To investigate whether these receptors could be rescued from potentially detrimental N-linked glycosylation, we conducted asparagine (N) to glutamine (Q) mutagenesis analysis of PYL1 and ABI for asparagine residues located within the Asn–X–Ser/Thr consensus motif (X is any amino acid except proline) (Fig. 3c). Indeed, asparagine 308 in ABI appears to be involved in N-linked glycosylation, because converting this amino acid to glutamine significantly improved its dimerization ability with PYL1WT in the presence of ABA. To further improve the ABA-inducibility of ABI/PYL1-ssTEVp, we performed combinatory mutagenesis analysis using ABIN308Q with the C29S/C102S mutations that we had already characterized (Fig. 2e). It is clear from the SEAP levels in the supernatants that triple-mutated ABIN308Q, C29S, C102S is effectively induced inside the ER, showing more than 10-fold change versus nonfunctional ABIWT in response to ABA (Fig. 3d). Since changing these residues may also affect the binding affinity, we next examined the binding efficiency of ABIWT, ABIN308Q and ABIN308Q/ C29S/C102S with PYL1wt. A dose-response analysis showed that the introduced mutations did not affect the binding affinity, and the EC50 value was maintained at around ~4 µM (Fig. 3e)31. To demonstrate a potential application of the engineered ABIN308Q/ C29S/C102S, a fast-release experiment was conducted in HEK-293 cells. The cells were transfected with SEAP-TCS-KDEL, ABIN308Q/ C29S/C102S-ssTEVp1–118, and PYL1WT-ssTEVp119–245. Indeed, the addition of ABA triggered the secretion of SEAP into the supernatant in less than 40 min (Fig. 3f).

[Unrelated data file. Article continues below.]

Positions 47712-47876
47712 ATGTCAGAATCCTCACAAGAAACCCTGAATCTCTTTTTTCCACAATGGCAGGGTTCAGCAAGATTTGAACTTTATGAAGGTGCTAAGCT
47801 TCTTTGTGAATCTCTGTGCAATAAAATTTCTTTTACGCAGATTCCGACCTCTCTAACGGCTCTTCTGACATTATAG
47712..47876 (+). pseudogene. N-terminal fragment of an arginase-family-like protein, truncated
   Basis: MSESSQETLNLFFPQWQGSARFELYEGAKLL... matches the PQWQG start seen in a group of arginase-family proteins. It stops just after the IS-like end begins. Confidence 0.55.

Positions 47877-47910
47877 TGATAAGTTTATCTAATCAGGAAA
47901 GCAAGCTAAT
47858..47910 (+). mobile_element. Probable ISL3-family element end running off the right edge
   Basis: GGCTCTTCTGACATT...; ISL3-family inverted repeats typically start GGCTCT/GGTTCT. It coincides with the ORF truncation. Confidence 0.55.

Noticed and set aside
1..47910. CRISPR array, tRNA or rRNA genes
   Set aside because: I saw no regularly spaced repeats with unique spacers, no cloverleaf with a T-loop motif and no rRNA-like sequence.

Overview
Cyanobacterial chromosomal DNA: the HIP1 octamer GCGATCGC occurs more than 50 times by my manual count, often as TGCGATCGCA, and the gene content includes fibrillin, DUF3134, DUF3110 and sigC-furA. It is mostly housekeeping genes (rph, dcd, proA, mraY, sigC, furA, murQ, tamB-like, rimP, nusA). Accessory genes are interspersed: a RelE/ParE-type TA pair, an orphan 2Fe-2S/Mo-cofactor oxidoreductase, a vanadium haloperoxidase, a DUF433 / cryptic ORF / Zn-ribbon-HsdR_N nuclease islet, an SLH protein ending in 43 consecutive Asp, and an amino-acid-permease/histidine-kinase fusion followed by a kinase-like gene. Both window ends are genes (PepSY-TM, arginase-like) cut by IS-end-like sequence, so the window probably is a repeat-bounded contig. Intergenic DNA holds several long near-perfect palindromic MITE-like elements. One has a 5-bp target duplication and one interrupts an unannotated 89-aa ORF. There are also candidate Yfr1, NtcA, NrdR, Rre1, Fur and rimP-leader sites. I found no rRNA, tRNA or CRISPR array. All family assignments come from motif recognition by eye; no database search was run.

Engineering of cis-functional transmembrane ABA-regulated orthogonal chemically activated receptors (OCARs)
The main disadvantage of integrating a synthetic gene switch into a cell’s endogenous pathways is the poor predictability of the activation pattern, because many endogenous signaling cascades are highly interconnected, and are stimulated by multiple signal inputs. Thus, orthogonal pathways are needed to ensure high selectivity and operational reliability, especially for in vivo applications. We therefore engineered an orthogonal ABA-activated receptor in the plasma membrane. For this system, which we call orthogonal chemically activated receptor (OCAR), we utilized the Notch1 receptor core transmembrane domain (Notch1core)7. This core architecture was N’ terminally connected with ABA-sensitive protein-dimerizing domains ABI and PYL1. At the C’ terminus, however, these receptors were fused to a cleavable tTA for gene regulation. Mechanistically, upon the addition of the dimerization-inducing agent (DA), the OCAR parts bind to each other and undergo conformational change. These changes in the receptor parts stimulate their cleavage by endogenous membrane-anchored proteases (such as ADAM and γ-secretase) (Fig. 4a). Once liberated, the tTA translocates to the cell nucleus, and controls gene expression.